Bass Flanger

What is Flanging?

Flanging is another modulation effect which creates a kind of swooshing, jet plane-type sound.

Flanging sounds very similar to phasing, but it is produced in a different way. Remember, phasing was created by phase-shifting a copied signal. Flanging is created by using delay.

How Does Flanging Work?

The flange effect takes an audio signal and copies it. A very short delay of less than 10 ms is applied to the copied audio signal and is mixed with the original audio signal. This creates a “doubled” sound.

Using an LFO, the delay time is constantly changed (modulated) creating the swirling, swooshing flange effect.

A Quick History of Flanging

Flanging was discovered by guitarist and inventor Les Paul in the 1940s. While playing two reel-to-reel tapes back simultaneously, he touched one of the reels on its flange. This slowed down one tape and caused the flanging sound. He was intrigued, and explored the sound. Several years later, he released the song Mammy's Boogie using the effect in a recording for the first time.

Mammy's Boogie by Les Paul

The first recording with flanging on the entire track. (Note all of the delay effects on the guitar, too.)

The Big Hurt – Toni Fisher

The first big hit to use the flange effect was Toni Fisher's The Big Hurt. We hear this effect all of the time now, but in the 1950s it was revolutionary. The flange effect is on the entire recording.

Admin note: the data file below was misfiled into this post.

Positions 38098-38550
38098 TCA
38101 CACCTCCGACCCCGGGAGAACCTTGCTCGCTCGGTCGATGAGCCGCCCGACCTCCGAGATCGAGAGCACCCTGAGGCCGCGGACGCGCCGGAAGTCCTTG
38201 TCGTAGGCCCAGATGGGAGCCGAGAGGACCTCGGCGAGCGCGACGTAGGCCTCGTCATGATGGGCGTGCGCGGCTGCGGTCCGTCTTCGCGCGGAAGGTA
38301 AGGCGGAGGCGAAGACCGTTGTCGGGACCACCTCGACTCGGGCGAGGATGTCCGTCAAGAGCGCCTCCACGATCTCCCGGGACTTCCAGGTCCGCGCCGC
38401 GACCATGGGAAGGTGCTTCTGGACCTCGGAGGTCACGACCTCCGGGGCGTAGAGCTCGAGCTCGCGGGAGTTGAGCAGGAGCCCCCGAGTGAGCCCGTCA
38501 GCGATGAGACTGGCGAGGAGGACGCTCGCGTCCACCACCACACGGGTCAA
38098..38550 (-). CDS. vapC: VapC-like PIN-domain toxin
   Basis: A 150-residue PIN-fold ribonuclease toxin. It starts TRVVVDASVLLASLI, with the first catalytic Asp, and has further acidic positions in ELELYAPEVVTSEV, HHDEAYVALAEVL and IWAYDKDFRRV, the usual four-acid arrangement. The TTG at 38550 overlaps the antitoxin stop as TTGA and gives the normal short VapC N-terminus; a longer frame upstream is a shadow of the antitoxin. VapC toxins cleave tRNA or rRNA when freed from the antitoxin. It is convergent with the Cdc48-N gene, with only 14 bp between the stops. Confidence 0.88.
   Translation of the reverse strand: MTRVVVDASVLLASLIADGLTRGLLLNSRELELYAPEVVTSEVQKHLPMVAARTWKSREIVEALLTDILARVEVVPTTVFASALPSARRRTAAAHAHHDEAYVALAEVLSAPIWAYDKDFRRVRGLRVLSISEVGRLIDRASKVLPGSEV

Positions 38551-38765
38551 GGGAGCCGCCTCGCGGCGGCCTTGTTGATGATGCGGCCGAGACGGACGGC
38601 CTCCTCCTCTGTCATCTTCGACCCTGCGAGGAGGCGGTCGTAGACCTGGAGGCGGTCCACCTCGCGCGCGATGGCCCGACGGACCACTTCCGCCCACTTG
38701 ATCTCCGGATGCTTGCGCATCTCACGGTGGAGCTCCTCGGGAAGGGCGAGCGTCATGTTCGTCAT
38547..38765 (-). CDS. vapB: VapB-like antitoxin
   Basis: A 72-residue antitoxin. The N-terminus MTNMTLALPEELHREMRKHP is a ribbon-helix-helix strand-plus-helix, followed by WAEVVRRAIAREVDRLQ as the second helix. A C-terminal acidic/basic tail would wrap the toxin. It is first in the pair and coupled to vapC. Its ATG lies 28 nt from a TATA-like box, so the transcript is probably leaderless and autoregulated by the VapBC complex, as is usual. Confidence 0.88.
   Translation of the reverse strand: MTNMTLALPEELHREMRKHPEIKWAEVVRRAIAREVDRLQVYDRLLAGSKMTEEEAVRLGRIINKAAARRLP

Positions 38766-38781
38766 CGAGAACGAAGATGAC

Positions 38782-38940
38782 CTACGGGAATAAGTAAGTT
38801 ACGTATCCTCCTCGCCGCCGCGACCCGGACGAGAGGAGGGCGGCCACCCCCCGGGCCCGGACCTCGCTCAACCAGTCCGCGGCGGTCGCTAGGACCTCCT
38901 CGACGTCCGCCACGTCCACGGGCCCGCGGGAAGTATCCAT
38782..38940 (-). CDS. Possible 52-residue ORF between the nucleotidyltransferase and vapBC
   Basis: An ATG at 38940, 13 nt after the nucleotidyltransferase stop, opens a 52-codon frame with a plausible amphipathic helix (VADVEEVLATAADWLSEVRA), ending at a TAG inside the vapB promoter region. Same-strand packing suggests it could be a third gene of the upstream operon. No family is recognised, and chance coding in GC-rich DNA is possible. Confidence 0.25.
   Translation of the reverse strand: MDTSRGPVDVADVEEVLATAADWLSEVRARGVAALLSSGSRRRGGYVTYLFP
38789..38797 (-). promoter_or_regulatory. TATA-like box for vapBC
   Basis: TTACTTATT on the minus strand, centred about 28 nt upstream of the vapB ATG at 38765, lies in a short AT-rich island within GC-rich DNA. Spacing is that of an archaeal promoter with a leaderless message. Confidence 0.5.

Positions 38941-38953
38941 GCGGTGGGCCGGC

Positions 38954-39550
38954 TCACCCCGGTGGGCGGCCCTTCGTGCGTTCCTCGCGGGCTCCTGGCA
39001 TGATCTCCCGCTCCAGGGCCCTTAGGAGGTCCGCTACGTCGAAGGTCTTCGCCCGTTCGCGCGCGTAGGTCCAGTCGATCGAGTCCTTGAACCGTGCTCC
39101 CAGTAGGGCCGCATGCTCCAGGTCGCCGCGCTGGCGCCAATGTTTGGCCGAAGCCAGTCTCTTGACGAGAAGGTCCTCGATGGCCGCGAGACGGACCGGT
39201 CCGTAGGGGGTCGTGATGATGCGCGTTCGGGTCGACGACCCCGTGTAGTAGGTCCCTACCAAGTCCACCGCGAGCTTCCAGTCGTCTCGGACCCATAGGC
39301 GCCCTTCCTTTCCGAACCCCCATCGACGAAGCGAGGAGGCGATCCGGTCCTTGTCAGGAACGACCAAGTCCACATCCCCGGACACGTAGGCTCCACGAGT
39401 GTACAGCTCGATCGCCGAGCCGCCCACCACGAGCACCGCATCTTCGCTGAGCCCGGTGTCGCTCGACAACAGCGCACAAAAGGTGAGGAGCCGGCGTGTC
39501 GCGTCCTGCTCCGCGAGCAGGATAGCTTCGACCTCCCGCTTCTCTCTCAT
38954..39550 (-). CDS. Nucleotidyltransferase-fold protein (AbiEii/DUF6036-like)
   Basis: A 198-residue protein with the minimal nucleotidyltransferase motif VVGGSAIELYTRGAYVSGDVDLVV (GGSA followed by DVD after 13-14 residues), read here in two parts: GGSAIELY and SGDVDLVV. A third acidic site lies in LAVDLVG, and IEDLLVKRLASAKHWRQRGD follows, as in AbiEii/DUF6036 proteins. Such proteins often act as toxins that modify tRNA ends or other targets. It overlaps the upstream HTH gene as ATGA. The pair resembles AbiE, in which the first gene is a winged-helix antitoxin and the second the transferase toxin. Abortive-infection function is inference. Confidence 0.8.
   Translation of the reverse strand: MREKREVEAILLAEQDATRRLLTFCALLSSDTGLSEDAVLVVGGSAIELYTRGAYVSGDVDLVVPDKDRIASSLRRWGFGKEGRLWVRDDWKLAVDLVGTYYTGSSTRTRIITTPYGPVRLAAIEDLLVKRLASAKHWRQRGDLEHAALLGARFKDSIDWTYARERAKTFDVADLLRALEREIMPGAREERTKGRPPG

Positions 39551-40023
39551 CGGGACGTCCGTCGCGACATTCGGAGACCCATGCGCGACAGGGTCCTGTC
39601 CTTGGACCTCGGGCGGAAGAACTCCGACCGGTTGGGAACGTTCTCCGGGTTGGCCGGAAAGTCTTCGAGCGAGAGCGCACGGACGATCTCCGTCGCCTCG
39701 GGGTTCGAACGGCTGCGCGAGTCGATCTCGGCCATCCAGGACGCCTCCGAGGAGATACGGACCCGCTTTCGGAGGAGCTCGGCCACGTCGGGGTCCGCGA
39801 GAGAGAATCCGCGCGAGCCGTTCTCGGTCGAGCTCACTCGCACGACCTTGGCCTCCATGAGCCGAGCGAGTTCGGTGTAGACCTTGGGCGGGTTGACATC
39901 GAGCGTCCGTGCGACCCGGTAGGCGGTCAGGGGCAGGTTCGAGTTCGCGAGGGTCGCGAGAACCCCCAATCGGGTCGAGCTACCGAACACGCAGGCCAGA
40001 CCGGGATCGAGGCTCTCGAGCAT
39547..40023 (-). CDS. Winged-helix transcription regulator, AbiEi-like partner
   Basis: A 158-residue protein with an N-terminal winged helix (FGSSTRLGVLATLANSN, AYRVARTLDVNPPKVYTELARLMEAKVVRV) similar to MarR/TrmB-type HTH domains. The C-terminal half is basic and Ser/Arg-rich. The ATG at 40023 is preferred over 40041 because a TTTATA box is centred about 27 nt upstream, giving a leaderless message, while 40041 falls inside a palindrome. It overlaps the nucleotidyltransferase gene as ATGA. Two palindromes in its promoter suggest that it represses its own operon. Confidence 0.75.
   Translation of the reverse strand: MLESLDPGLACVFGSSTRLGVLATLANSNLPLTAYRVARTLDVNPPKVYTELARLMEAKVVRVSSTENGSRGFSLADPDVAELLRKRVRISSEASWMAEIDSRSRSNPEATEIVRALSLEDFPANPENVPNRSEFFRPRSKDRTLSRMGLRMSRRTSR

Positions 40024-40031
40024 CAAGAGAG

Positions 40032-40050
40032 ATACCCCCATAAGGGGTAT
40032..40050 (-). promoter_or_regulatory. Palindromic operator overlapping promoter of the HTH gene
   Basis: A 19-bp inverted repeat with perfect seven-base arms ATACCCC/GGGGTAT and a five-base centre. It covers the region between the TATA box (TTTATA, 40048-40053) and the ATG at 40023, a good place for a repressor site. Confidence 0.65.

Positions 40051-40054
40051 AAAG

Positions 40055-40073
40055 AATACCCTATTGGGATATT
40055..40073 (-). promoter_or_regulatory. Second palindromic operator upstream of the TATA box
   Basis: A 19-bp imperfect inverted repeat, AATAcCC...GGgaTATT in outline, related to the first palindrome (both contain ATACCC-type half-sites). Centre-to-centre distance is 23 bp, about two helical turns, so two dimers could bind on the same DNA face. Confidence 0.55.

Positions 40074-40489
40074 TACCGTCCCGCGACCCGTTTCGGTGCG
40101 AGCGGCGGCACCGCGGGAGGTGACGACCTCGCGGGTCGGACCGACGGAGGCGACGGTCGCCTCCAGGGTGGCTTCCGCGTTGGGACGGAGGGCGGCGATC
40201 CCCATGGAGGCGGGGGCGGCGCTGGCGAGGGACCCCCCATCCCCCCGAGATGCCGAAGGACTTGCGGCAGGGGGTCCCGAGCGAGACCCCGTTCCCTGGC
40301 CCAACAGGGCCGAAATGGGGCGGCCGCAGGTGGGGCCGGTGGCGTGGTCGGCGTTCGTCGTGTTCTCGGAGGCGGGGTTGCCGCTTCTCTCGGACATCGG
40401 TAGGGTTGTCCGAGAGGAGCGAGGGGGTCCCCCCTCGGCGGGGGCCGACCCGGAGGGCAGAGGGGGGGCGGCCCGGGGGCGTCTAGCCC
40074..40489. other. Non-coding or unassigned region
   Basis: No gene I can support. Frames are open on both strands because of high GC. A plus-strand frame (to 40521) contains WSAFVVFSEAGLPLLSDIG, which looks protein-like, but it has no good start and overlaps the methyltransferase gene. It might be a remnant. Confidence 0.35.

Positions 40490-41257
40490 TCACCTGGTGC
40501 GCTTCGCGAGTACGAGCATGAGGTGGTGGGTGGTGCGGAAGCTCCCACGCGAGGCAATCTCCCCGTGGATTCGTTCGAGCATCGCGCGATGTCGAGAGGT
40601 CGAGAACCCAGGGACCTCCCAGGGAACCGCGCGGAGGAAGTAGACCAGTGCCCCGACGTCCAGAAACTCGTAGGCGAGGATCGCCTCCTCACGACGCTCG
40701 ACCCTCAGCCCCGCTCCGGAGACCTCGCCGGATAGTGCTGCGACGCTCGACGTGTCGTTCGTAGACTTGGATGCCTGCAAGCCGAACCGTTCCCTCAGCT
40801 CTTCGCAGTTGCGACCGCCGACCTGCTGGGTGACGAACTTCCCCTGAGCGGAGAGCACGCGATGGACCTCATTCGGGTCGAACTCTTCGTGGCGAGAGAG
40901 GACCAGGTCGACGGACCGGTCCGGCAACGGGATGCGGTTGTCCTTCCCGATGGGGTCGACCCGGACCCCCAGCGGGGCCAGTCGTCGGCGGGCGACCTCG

Flanger Stompboxes and Digital Flange

Early flanging effects were created with tape (or sometimes two records). Eventually, when electronic delay technology became possible, electronic flanger units and effects pedals were developed. And now the same effect can be created digitally with software.

With these advancments, it became easier to add the flange effect to a single instrument or track.

There are tons of flanger pedals available for bass and guitar. It's also possible to create flanging with some delay pedals.

Using a Flanger on Bass Guitar

Since flanging, like phase-shifting, doesn't alter the pitch or rhythm of the bass, it can be a useful effect on bass.

Using a flanger pedal on bass can add another dimension. The swirling, in-and-out sound can sound very dreamlike.

Once again, here's my bassline without a flanger:

 

And here is the same bassline with flanging:

 

Examples of Flanging on Bass

The O'Jays - For the Love of Money

Anthony Jackson's bassline on For the Love of Money is possibly the most well-known flanging bass example.

Yes - Tempus Fugit

After a few seconds you can really hear the flange effect kick in on Chris Squire's bassline in Tempus Fugit. It gives the entire tune a giant swirling sound.

Tool - Forty Six & 2

One more example just for you Tool fans! Listen to the jet-like swoosh sound on Justin Chancellor's bassline to Forty Six & 2. It really adds an other-worldliness to the song.

Bass Flanger Settings

Settings for the flanger effect are fairly simple:

Speed or Rate – the frequency of, or how fast, the LFO is modulating the delay time. (Usually in Hz.)

Amount or Depth – the amount of delay used.

Feedback – Some flangers may take the flanged sound and run it back through itself compounding the effect.

Use your ears and good taste to find the sound you want.

Flanger Summary

A flanger is a fun effect for bass. It's one of those special effects you might use every once in a while. If it fits the song, use it. Just don't over-do it or it won't be “special” anymore.

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